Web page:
When your child suffers a sports injury that keeps him from participating for a week or longer, it is important for parents to remember that not only does he experience physical loss but he suffers a psychological loss as well, including decreased self-confidence and self-esteem.
As the authors of a study in The Journal of Athletic Training point out, an athlete not only needs to be physically ready before she returns to the playing field, he also needs to be psychologically ready. If she returns too soon, she risks re-injury, injury to a different part of the body, depression, and/or decreased performance.
So how do you know if an athlete is mentally ready to return to sports? By testing his confidence.
By assessing the athlete's responses to a easy-to-administer, 6-question test called the Psychological Readiness to Return to Sport Scale (PRRS), athletic trainers, other health care professionals, and even parents can assess psychological readiness of injured athletes to return to sport participation.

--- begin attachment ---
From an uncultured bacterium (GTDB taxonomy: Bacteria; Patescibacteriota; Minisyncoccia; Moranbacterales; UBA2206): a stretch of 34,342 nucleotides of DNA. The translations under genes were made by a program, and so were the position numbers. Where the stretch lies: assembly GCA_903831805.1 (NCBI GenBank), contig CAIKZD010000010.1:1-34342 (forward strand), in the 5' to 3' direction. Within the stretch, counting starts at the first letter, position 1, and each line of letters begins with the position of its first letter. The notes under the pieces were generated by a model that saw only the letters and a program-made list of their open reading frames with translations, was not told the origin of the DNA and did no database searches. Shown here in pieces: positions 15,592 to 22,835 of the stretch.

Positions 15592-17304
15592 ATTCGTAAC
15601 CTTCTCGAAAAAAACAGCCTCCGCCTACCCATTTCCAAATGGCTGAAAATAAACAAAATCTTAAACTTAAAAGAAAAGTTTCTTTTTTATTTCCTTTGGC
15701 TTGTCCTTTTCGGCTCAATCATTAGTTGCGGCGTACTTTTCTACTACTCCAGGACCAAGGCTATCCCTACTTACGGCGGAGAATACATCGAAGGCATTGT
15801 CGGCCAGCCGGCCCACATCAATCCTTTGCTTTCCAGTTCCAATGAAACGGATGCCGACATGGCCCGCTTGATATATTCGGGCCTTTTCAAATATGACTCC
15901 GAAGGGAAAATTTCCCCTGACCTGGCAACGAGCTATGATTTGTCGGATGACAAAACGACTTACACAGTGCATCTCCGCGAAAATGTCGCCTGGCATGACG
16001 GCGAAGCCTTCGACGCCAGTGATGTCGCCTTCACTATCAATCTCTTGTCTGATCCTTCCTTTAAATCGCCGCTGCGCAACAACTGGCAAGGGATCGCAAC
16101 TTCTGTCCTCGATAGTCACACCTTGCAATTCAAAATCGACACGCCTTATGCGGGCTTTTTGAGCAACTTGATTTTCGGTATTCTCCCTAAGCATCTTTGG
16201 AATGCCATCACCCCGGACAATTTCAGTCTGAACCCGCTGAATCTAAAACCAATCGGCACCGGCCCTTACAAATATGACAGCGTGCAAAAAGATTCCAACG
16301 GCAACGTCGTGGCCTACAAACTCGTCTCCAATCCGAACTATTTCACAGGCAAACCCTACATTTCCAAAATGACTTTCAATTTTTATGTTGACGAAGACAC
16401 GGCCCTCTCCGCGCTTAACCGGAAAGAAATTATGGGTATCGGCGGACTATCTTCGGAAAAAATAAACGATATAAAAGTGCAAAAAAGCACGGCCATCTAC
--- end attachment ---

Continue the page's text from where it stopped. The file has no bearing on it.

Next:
Athletes whose scores do not increase from the time of injury to an acceptable level, or which plateau, can be identified and assisted with psychological interventions, such as coping skills and goal setting, which have been found to increase the confidence of injured athletes.
"When it comes to injury rehabilitation, it's really impossible to separate what's going on in the athlete's brain from what happens in the rest of the body," said Douglas D. Glazer, DPE, ATC, author of the study, developer of the new test, and Assistant Professor of Sports Science at Endicott (MA) College. "Psychological readiness usually increases as athletes progress through the rehabilitation process; however, if an athlete's psychological readiness before competition is low, waiting a little longer before returning to the playing field may be the most safe course of action.
"Using a reliable psychological scale to determine an athlete's readiness to return to sport is a crucial first step in keeping injured athletes safe and in the game," Glazer said.
Sources: The Journal of Athletic Training, National Athletic Trainers' Association.
Revised December 27, 2011